Description

text name=question id= value= alt= src=

Objects

textField, text_field

Discovery technique

 

$ie.show_all_objects

$ie.show_active

$ie.textfields.each { |textfield| puts textfield}

Relevant Methods

value, value=, clear, click, send, set, enabled?, flash, html, append, getContents, focus, verify_contains

Most used methods

value, set, append, verify_contains. Sometimes value= when having trouble with popups.

Examples

$ie.textField(:name, “q”).value=”Sam”

$ie.textField(:name, “q”).append(“I am”)

$ie.textField(:name, “q”).value

Returns : “Sam I am”

$ie.textField(:name, “q”).getContents

Returns : “Sam I am”

$ie.textField(:name, “q”).set(“Happy”)

$ie.textField(:name, “q”).verify_contains(“app”)

Returns : true

BUTTON

Description

submit name=btnG id= value=Google Search alt= src=

Objects

button

Discovery technique

$ie.show_all_objects

$ie.show_active

$ie.buttons.each { |button| puts button }

Relevant Methods

value, display, click, send, enabled?, flash, html, disabled, freeze, focus

Most used methods

Click

Examples

$ie.button(:name, “btnG”).click

$ie.button(:name, “btnG”).value

Returns : “Google Search”

LINK

Description

" name= id= innerText=Business Solutions href=http://www.google.com/services/"

Objects

Link

Discovery technique

$ie.show_links

$ie.show_active

$ie.links.each { |link| puts link }

Relevant Methods

value, title, click, link_has_image, enabled?, flash, html, href, src, text, focus, name, innerText, equal?

Most used methods

Click

Examples

$ie.link(:text, “Business Solutions”).click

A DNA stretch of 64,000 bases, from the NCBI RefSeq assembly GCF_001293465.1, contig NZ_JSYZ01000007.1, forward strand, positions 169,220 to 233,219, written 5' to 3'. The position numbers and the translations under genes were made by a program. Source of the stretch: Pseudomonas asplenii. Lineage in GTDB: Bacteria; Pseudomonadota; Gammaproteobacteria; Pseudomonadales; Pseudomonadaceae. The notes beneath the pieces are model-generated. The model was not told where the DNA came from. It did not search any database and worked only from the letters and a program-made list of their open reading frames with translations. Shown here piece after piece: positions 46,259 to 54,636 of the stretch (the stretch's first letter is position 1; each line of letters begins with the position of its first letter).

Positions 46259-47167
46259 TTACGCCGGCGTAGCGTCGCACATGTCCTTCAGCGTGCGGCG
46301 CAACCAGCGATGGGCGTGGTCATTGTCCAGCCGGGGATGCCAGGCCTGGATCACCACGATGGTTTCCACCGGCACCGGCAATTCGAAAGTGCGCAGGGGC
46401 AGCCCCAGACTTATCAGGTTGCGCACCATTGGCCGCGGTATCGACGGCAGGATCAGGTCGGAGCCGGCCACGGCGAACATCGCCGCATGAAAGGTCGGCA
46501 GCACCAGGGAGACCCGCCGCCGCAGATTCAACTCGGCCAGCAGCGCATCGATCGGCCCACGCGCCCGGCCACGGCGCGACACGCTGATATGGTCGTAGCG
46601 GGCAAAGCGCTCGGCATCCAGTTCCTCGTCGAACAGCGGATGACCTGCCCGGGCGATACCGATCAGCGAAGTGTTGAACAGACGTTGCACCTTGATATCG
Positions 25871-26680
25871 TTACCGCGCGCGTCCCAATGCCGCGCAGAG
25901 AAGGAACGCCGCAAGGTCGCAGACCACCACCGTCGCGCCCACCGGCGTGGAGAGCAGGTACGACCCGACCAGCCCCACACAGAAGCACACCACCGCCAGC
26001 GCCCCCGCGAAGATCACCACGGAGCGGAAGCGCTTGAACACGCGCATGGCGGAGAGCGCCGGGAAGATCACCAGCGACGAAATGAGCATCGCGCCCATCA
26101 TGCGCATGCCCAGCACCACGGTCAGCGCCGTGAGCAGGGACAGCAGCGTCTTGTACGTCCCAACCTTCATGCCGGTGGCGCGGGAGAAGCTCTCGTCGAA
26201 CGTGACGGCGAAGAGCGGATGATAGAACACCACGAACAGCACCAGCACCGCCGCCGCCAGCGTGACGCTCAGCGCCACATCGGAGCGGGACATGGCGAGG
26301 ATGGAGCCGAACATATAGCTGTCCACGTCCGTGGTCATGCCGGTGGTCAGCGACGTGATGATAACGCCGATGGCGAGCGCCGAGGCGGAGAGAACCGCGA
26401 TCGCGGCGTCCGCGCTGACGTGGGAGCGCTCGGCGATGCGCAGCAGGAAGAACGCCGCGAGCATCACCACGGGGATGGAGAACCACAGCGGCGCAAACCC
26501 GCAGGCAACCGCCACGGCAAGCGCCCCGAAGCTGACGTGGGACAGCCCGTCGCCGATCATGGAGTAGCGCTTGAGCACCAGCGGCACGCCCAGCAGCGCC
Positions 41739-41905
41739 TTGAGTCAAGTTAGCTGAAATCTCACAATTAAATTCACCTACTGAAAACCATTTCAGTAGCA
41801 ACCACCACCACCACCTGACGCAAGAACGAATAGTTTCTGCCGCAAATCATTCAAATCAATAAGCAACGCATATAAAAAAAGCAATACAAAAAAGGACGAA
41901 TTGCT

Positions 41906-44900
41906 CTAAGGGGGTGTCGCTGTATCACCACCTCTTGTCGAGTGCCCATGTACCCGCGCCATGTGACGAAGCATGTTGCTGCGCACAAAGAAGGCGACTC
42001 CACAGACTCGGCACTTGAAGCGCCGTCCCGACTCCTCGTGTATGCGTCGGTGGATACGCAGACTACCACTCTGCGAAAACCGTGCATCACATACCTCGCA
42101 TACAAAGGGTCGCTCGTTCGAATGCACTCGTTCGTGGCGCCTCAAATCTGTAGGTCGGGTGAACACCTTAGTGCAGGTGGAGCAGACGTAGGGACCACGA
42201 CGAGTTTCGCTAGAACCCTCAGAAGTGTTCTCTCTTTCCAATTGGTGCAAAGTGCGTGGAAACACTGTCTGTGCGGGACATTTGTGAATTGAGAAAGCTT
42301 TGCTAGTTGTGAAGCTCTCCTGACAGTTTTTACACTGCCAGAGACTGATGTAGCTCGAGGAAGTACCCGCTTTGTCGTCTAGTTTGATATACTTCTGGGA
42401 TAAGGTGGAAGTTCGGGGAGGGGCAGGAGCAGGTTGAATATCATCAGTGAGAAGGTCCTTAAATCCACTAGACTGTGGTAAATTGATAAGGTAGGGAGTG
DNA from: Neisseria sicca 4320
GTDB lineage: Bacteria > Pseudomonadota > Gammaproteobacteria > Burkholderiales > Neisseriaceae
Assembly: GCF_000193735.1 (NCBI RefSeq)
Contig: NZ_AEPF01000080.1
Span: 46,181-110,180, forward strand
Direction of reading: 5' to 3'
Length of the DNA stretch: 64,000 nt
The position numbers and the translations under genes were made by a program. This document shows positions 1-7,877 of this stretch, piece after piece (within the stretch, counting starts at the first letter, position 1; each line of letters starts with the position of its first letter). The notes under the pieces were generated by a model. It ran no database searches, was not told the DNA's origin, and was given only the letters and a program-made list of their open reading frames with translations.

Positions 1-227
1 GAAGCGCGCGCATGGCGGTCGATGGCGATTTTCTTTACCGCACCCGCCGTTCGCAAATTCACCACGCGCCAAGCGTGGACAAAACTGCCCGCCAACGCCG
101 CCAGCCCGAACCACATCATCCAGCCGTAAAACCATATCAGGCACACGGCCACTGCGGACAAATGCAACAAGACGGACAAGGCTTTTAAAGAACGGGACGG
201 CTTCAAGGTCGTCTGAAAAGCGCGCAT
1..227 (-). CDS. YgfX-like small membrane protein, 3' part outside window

$ie.link(:text, “Business Solutions”).enabled?

Returns : true

$ie.link(:text, “Business Solutions”).link_has_image

Returns : false





Notes : A link appears without type when doing show_active or show_all_objects. Note in this example it starts with empty “. Also the attribute innerText is really refered to as :text in the object description, as exemplified in the examples.

SELECT LIST

Description

select-one name=logonForm:_idJsp15:0:Question id=logonForm:_idJsp15:0:Question value=What is your cat's name?

Objects

select_list

Discovery technique

$ie.show_all_objects

$ie.show_active

Relevant Methods

option, select, value, getSelectedItems, click, enabled?, flash, select_item_in_select_list, html, getAllContents, select_value, clearSelection

Most used methods

select, getSelectedItems, getAllContents, select_value, clearSelection

Examples

$ie.select_list(:name, /Question/).value

Returns : “What is your cat’s name?”

$ie.select_list(:name, /Question/).getAllContents

Returns array : ["What is your favorite color?", "What is your cat's name?"]

$ie.select_list(:name, /Question/).select_value (“What is your cat’s name?”)

Interesting :